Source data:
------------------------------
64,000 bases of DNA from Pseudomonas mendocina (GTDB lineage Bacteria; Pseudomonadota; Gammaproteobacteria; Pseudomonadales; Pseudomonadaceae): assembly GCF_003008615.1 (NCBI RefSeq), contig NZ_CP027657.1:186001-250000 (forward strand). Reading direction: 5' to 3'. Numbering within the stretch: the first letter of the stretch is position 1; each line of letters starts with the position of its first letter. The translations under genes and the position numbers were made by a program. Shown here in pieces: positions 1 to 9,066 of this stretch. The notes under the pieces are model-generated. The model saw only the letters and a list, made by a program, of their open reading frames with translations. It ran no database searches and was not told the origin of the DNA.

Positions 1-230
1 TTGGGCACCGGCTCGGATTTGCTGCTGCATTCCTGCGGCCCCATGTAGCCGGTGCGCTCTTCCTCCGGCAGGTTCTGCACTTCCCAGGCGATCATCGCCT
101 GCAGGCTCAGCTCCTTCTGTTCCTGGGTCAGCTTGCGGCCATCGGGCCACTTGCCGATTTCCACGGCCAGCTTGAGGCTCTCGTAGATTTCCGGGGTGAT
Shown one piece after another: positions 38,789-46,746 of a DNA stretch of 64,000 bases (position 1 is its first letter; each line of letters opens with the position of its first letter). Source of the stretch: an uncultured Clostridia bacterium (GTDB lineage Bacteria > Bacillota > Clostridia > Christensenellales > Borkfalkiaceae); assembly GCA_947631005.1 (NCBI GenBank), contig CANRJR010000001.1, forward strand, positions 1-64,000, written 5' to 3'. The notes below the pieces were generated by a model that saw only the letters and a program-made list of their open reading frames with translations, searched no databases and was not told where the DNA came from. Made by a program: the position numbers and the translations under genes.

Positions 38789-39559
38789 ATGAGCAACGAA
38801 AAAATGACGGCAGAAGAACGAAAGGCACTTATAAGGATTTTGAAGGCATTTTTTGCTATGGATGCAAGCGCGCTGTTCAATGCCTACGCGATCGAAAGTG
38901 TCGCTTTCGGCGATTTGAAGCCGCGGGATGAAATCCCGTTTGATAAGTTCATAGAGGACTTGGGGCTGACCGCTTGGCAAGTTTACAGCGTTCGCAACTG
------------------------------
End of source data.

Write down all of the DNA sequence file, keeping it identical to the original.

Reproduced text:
64,000 bases of DNA from Pseudomonas mendocina (GTDB lineage Bacteria; Pseudomonadota; Gammaproteobacteria; Pseudomonadales; Pseudomonadaceae): assembly GCF_003008615.1 (NCBI RefSeq), contig NZ_CP027657.1:186001-250000 (forward strand). Reading direction: 5' to 3'. Numbering within the stretch: the first letter of the stretch is position 1; each line of letters starts with the position of its first letter. The translations under genes and the position numbers were made by a program. Shown here in pieces: positions 1 to 9,066 of this stretch. The notes under the pieces are model-generated. The model saw only the letters and a list, made by a program, of their open reading frames with translations. It ran no database searches and was not told the origin of the DNA.

Positions 1-230
1 TTGGGCACCGGCTCGGATTTGCTGCTGCATTCCTGCGGCCCCATGTAGCCGGTGCGCTCTTCCTCCGGCAGGTTCTGCACTTCCCAGGCGATCATCGCCT
101 GCAGGCTCAGCTCCTTCTGTTCCTGGGTCAGCTTGCGGCCATCGGGCCACTTGCCGATTTCCACGGCCAGCTTGAGGCTCTCGTAGATTTCCGGGGTGAT
Shown one piece after another: positions 38,789-46,746 of a DNA stretch of 64,000 bases (position 1 is its first letter; each line of letters opens with the position of its first letter). Source of the stretch: an uncultured Clostridia bacterium (GTDB lineage Bacteria > Bacillota > Clostridia > Christensenellales > Borkfalkiaceae); assembly GCA_947631005.1 (NCBI GenBank), contig CANRJR010000001.1, forward strand, positions 1-64,000, written 5' to 3'. The notes below the pieces were generated by a model that saw only the letters and a program-made list of their open reading frames with translations, searched no databases and was not told where the DNA came from. Made by a program: the position numbers and the translations under genes.

Positions 38789-39559
38789 ATGAGCAACGAA
38801 AAAATGACGGCAGAAGAACGAAAGGCACTTATAAGGATTTTGAAGGCATTTTTTGCTATGGATGCAAGCGCGCTGTTCAATGCCTACGCGATCGAAAGTG
38901 TCGCTTTCGGCGATTTGAAGCCGCGGGATGAAATCCCGTTTGATAAGTTCATAGAGGACTTGGGGCTGACCGCTTGGCAAGTTTACAGCGTTCGCAACTG